PDF _ IB10139 - Fishery, Aquaculture, and Marine Mammal Legislation in the 109th Congress
18-May-2006; Eugene H. Buck; 19 p.

Update: June 2, 2006

MOST RECENT DEVELOPMENTS:
On May 17, 2006, the House Committee on Resources ordered H.R. 5018 reported (amended), proposing to reauthorize and amend the Magnuson-Stevens Act. On May 11, 2006, the House passed H.R. 5122, including provisions that would (1) direct the Secretary of Defense to open more lands under Department of Defense jurisdiction to sport fishing and (2) require the Secretary of Defense to provide information to NOAA to better identify hazards posed by military munitions disposed in the ocean. On May 9, 2006, the Senate Committee on Armed Services reported S. 2766/S. 2767, proposing to require the Secretary of Defense to provide information to NOAA to better identify hazards posed by military munitions disposed in the ocean. On May 5, 2006, the House Committee on Armed Services reported H.R. 5122 (amended). On May 4, 2006, the Senate passed H.R. 4939 (amended), proposing to delete the oyster recovery authority enacted by P.L. 109-148 and provide $1.135 billion to NMFS for Gulf Coast fishery recovery from hurricane damage, including $20 million for the New England shellfish industry harmed by toxic red tide. On May 3, 2006, the House Committee on Resources held a hearing on H.R. 1431 and H.R. 5018, proposing to amend and reauthorize the Magnuson-Stevens Act. (Members and staff may request email notification of new CRS reports on marine and freshwater fisheries, aquaculture, and marine mammal issues by contacting Gene Buck at gbuck@crs.loc.gov and requesting to be added to his notification list.)

Previous Releases:
/NLE/CRSreports/06feb/IB10139.pdf
/NLE/CRSreports/05nov/IB10139.pdf
/NLE/CRSreports/05aug/IB10139.pdf
/NLE/CRSreports/05may/IB10139.pdf
/NLE/CRSreports/05apr/IB10139.pdf

Abstract: Fish and marine mammals are important resources in open ocean and nearshore coastal areas. Many laws and regulations guide the management of these resources by federal agencies.

Bills to reauthorize and amend major legislation — the Magnuson-Stevens Fishery Conservation and Management Act (MSFCMA) and the Marine Mammal Protection Act (MMPA) — have been introduced in the 109th Congress; the authorization of appropriations for both laws expired at the end of FY1999. Bills offering extensive amendments to the MSFCMA include H.R. 1431, H.R. 4940, H.R. 5018, H.R. 5051, S. 1224, and S. 2012. H.R. 2130, H.R. 4075, and S. 1224 propose extensive amendments to the MMPA. Recommendations by the U.S. Commission on Ocean Policy will likely play a role in actions considered during the 109th Congress.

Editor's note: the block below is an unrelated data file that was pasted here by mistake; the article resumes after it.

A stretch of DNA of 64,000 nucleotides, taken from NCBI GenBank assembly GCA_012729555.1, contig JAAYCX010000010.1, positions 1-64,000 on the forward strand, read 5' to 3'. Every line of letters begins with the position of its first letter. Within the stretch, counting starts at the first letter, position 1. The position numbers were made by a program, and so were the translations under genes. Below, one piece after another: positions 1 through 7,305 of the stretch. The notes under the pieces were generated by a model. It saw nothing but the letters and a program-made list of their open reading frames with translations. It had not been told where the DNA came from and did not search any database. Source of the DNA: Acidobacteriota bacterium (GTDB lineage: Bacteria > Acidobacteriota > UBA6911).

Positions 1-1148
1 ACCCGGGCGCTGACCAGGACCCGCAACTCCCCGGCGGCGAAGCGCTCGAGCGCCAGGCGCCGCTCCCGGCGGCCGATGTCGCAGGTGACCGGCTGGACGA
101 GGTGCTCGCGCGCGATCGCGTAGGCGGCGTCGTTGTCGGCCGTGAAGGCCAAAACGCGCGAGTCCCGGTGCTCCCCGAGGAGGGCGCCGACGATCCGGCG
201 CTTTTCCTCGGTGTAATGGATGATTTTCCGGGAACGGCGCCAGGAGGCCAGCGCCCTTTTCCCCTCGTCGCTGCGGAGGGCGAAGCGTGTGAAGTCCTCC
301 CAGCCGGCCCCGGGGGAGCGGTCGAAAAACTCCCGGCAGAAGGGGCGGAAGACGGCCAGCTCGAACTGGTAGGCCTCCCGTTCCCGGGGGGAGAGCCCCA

Commercial and sport fishing are jointly managed by the federal government and individual states. States have jurisdiction generally within 3 miles of the coast. Beyond state jurisdiction and out to 200 miles, the federal government manages fisheries under the MSFCMA through eight regional fishery management councils. Beyond 200 miles, the United States participates in international agreements relating to specific areas or species.

Legislation related to commercial and sport fisheries enacted thus far by the 109th Congress extends protection to family fishermen under Chapter 12 of bankruptcy law (§1007 of P.L. 109-8), revises visa requirements to allow certain seasonal immigrant seafood processing workers to enter the United States (§402 of P.L. 109-13), reaffirms state authority to regulate certain fishing activities to distinguish between state and out-of-state residents (§6036 of P.L. 109-13), allows hydropower licensees to propose alternatives to fishways as long as the alternatives would not diminish fish passage (§241 of P.L. 109-58), and comprehensively amends and reauthorizes the Sport Fish Restoration Program to permanently appropriate boat safety funding and modify distribution of funds (Title X of P.L. 109-59).

Aquaculture — the farming of fish, shellfish, and other aquatic animals and plants in a controlled environment — is expanding rapidly, both in the United States and abroad. In the United States, important species cultured include catfish, salmon, shellfish, and trout. Legislation related to aquaculture enacted by the 109th Congress extends protection to family fishermen (including aquaculture operations) under Chapter 12 of bankruptcy law (§1007 of P.L. 109-8).

Marine mammals are protected under the MMPA. With few exemptions, the MMPA prohibits harm or harassment (“take”) of marine mammals, unless restrictive permits are obtained. It addresses specific situations of concern, such as dolphin mortality, which is primarily associated with the eastern tropical Pacific tuna fishery. No legislation has yet been enacted by the 109th Congress relating to marine mammals.

 [read report]

Topics: Marine, Legislative

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